If the United Nations votes to approve Palestine’s bid – either for full recognition or “non-member observer status” – the Palestinian Authority could face financial consequences from the United States and even more drastic action from the Israeli government.
The vote will probably have limited positive impact on Palestine’s foreign relations, because 120 countries – a majority of the UN’s membership – have already recognised a state of Palestine; the PA operates diplomatic missions in many of those states.
Most of the countries which will recognise Palestine, in other words, have already done so.
So the more urgent question is the negative consequences: How will a handful of politically-powerful states – the United States, members of the European Union, and Israel – would react to a “yes” vote?
‘There will be consequences’
Washington, for its part, has already threatened to punish the Palestinian Authority for pursuing a vote at the UN.
Daniel Rubinstein, the US consul general in Jerusalem, met late last month with Saeb Erekat, the chief Palestinian negotiator.
Rubinstein reportedly threatened “punitive measures” if the PA moves forward with the vote, including a cut in US aid, according to a summary of the meeting provided by Erekat’s office.
“In case the Palestinian Authority seeks to upgrade its position at the UN through the General Assembly, the US Congress will take punitive measures against it, including a cut in US aid,” Rubinstein said, according to the statement.
The State Department told Al Jazeera that Erekat’s summary did not provide “an accurate portrayal of the US position.”
But members of Congress, Republican and Deomcrat alike, have threatened such cuts. Howard Berman, the top Democrat on the House foreign affairs committee, said a “yes” vote would jeopardise what he called Washington’s “generous” funding of the PA.
“I believe we are the most generous nation in the world in that regard,” he said in July. “So I think our Palestinian friends should understand: If they persist in pursuing a unilateralist path, inevitably, and however regrettably, there will be consequences for US-Palestinian relations.”
Ileana Ros-Lehtinen, the Florida Republican who chairs the committee, is even drafting a bill that would slash funding for the United Nations if it recognises a Palestinian state.
The US government provided roughly $470m to the Palestinian Authority last year, more than 10 per cent of the authority’s $3.7bn annual budget. Foreign donations make up roughly one-quarter of the PA’s annual budget.
Some lawmakers have also suggested shuttering the PA’s diplomatic mission in Washington.
Britain, France still undecided
Less clear is how the European Union’s 27 member states will react.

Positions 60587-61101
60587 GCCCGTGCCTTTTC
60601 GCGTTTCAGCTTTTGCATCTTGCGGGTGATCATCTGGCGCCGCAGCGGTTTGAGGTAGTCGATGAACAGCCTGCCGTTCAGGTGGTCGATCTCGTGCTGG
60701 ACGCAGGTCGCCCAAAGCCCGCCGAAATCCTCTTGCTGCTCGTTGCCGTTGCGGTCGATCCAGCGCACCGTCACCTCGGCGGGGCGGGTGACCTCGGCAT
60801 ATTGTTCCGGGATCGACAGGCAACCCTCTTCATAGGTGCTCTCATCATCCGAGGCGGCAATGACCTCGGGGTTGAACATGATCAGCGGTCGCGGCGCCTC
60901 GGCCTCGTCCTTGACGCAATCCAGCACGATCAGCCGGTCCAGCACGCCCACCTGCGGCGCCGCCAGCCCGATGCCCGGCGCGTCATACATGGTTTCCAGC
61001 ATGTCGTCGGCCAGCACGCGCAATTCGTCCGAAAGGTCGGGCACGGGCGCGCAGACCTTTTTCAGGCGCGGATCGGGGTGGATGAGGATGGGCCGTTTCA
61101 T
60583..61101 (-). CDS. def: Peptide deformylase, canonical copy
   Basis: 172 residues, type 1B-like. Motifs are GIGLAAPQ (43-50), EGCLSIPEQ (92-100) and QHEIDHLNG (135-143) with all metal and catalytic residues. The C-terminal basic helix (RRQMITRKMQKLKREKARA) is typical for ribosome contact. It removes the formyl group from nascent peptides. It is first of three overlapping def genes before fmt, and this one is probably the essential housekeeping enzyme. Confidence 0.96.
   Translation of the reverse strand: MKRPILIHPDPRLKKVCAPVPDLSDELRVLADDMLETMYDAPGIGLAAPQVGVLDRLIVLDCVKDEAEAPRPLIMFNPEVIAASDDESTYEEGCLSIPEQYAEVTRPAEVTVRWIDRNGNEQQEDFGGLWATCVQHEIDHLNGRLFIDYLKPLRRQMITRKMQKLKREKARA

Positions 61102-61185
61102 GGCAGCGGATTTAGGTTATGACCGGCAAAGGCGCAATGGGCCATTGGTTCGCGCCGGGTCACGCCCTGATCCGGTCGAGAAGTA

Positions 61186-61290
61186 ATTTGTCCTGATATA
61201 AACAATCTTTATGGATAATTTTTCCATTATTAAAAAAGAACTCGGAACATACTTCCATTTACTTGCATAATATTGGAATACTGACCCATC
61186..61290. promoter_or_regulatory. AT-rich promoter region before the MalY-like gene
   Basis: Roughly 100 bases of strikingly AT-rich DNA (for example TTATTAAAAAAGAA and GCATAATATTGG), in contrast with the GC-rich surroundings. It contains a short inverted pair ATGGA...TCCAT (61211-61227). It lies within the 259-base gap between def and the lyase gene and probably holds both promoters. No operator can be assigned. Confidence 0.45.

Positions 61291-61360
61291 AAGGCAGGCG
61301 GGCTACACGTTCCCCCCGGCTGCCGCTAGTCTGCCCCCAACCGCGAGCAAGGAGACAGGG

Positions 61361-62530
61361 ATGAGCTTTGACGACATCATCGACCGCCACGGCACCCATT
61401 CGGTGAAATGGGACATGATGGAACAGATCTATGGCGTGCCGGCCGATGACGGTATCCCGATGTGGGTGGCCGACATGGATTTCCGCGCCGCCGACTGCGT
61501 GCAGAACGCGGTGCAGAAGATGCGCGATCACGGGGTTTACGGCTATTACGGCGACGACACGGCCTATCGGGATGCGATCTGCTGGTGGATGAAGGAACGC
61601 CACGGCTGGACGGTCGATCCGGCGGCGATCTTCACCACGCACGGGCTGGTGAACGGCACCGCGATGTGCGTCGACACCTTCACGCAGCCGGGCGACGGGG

Few EU members have even said how they plan to vote on the measure, though Catherine Ashton, the EU foreign policy chief, said late last month that peace “can only be achieved through negotiations,” suggesting that the EU will oppose the Palestinian bid.
Four states – Germany, Italy, the Netherlands, and the Czech Republic – have already said they plan to vote against it. Eight EU members have already recognised a Palestinian state, but that’s no guarantee they will vote in favor – after all, the Czech Republic is one of those eight.
Britain and France, the two undecided “key players” in Europe, have both said they will only make a final decision after reviewing the Palestinians’ final application.
‘Realities on the ground’
Israel’s reaction is also uncertain, though high-ranking Israeli officials have made a number of serious threats in recent months.
Ha’aretz reported in July that Israeli prime minister Binyamin Netanyahu might “call off the Oslo Accords” in response to the vote. Foreign minister Avigdor Lieberman has also mentioned the idea.
The accords are the legal foundation for the Palestinian Authority – they give the PA administrative control over parts of the West Bank – so annulling them would conceivably strip the PA of its authority.
Danny Danon, a Likud party member and a deputy speaker in the Knesset, has also proposed annexing the entire West Bank following a statehood vote.
Analysts in Israel say both steps are unlikely, because they would give Israel full responsibility for administering the West Bank.
“If the PA collapses, who has to take care of the West Bank? Israel. Israel will be responsible,” said Menachem Klein, a political science professor at Bar-Ilan University and a former adviser to Ehud Barak’s government. “That’s a heavy burden on Israel, especially considering the recent socioecnomic demonstrations… the cabinet is not ready to go full blast on these measures.”
A more likely outcome, Klein said, is increased settlement-building in the occupied West Bank – “establishing facts on the ground,” as he put it.
Israel has already approved a raft of new settler homes – 900 in Har Homa, 277 in Ariel, 1,600 in Ramat Shlomo – in the past few weeks, and more could follow: Eli Yishai, the interior minister, is reportedly considering more than 2,500 additional homes in various East Jerusalem neighbourhoods.